SKILL UP FOR RETIREMENT
Don’t stop learning just because you’re about to end your working life. Lauren Ahwan reports
U PSKILLING for retirement may sound redundant but it has important benefits for retirees and their communities. Generational change specialist Malcolm King says retirees increasingly want to remain involved in public affairs and make meaningful contributions to society.
“Education for people considering retirement is one of the great rejuvenators of the mind,’’ King says.
“New ideas not only keep us up-todate but they arm us with a whole raft of competencies and capabilities which help us in retirement.’’
While some education offerings specifically target retirees, many others delve into hobbies and topics, such as photography, gardening, IT and fitness, that those no longer in the workforce may only now have the time to pursue.
King says attending courses not only allows for personal development but provides an important social network for retirees, reducing isolation and improving mental health.
TAFE counsellor Lynne Paisley says many retirees choose courses that help develop their knowledge of an existing hobby, however, others choose to study something new.
“People are wanting to keep their brains active,’’ Paisley says.
“Many (retirees) find that, once they’ve done one course, they have fun and enjoy it, so then they do another one.
“We’ve got older people doing lots of ceramics and courses like that, and art courses.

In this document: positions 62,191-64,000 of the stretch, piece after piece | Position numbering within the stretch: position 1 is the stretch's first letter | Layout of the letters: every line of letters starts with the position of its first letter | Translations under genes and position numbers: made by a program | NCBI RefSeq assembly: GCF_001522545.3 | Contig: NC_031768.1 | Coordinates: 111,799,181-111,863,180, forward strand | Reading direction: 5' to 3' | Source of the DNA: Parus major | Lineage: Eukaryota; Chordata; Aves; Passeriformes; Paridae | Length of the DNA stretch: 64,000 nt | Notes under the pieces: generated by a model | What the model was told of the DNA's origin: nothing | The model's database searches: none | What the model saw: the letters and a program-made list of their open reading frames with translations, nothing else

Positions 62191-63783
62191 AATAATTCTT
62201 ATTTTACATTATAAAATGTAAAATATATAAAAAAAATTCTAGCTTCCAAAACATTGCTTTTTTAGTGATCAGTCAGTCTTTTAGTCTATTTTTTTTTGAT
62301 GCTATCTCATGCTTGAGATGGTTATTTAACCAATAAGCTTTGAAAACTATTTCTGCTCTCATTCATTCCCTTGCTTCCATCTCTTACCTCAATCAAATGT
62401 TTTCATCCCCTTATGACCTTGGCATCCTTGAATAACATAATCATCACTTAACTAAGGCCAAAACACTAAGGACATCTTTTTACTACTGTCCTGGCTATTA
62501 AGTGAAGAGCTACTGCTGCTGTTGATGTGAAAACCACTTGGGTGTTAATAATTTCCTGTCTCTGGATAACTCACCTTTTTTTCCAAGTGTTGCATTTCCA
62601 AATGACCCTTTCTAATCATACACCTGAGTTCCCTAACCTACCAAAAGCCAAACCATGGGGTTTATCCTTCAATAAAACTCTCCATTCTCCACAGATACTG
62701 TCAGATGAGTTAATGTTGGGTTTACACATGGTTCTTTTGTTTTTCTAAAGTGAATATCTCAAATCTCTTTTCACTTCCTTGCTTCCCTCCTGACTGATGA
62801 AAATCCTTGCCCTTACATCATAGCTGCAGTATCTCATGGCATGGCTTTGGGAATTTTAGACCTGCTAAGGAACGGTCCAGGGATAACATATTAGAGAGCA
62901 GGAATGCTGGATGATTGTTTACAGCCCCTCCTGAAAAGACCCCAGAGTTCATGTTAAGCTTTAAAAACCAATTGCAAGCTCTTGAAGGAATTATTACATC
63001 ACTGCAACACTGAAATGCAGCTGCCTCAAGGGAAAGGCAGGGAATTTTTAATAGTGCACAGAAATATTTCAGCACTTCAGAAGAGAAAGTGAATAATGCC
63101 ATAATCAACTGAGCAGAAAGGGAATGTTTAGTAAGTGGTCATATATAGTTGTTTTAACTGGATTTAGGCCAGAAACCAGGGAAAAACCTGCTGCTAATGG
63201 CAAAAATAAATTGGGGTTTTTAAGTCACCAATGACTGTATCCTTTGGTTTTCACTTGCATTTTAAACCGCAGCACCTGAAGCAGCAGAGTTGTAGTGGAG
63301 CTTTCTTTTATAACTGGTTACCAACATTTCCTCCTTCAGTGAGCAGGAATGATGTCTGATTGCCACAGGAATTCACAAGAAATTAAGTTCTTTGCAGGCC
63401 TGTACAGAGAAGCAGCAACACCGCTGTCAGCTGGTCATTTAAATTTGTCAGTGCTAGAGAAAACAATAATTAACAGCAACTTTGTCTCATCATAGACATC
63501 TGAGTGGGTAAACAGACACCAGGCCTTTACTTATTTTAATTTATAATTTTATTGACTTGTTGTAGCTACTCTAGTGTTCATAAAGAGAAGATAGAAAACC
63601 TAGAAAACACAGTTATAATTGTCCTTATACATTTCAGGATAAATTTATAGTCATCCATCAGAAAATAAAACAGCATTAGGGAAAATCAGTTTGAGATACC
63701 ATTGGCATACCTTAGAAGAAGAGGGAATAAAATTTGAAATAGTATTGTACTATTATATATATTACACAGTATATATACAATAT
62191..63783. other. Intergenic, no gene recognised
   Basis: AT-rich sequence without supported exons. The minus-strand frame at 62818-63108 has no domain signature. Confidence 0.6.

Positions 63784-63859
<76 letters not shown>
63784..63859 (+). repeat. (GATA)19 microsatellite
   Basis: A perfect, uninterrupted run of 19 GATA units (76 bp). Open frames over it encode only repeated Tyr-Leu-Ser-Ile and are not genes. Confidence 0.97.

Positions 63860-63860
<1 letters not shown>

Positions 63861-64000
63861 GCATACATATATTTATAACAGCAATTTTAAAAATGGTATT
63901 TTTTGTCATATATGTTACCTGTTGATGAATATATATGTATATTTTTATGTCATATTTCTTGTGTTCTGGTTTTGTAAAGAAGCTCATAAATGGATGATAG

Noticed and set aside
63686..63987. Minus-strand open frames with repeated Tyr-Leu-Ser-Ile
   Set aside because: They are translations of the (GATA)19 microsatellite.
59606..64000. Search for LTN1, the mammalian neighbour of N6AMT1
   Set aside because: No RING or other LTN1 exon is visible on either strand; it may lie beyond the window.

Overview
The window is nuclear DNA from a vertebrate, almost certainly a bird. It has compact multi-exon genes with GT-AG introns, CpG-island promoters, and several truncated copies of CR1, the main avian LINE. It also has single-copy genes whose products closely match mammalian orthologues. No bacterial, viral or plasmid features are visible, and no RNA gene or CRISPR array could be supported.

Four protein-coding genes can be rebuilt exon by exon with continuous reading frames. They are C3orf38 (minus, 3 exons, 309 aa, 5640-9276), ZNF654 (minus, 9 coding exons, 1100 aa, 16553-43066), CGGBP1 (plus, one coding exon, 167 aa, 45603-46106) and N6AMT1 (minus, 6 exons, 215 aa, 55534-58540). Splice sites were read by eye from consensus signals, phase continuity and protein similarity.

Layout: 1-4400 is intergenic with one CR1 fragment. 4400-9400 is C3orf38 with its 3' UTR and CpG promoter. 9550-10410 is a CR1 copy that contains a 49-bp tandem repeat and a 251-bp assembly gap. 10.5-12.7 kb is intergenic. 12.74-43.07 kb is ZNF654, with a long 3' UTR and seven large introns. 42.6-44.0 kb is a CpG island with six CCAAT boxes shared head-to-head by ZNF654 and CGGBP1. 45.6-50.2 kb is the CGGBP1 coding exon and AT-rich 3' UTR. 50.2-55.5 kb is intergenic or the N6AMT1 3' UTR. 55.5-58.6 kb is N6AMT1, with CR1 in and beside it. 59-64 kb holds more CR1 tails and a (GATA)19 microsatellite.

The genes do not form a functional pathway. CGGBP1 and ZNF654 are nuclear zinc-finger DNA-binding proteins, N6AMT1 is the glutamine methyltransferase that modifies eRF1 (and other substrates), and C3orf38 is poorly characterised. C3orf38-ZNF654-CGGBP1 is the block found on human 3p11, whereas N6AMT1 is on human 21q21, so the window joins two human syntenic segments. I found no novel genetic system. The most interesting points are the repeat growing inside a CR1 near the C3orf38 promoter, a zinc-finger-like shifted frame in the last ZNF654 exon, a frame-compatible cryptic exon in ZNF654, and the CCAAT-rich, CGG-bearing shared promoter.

“A lot of older people like to garden so they choose (courses in) kitchen gardens or growing vegetables.”
Grace Masselos, 81, holds a PhD in early childhood development and, since retiring as a preschool teacher and teacher educator, has completed courses at the Australian Patisserie Academy, as well as courses in language and literacy.
She enrolled in a publishing course and self-published a book on a recruitment drive for World War I and staged three local photography exhibitions after completing a photography course.
Masselos is currently taking piano lessons and attending lectures at the University of the Third Age.
“There’s a lot of people out there that are hungry for information, hungry to do something and hungry to meet with their peers,’’ she says.
“I could have just kept cooking and taking photos on my own but I’ve learned so much doing the courses.”
INSPIRING: Retired teacher Grace Masselos has done courses in tart-making, book publishing and photography.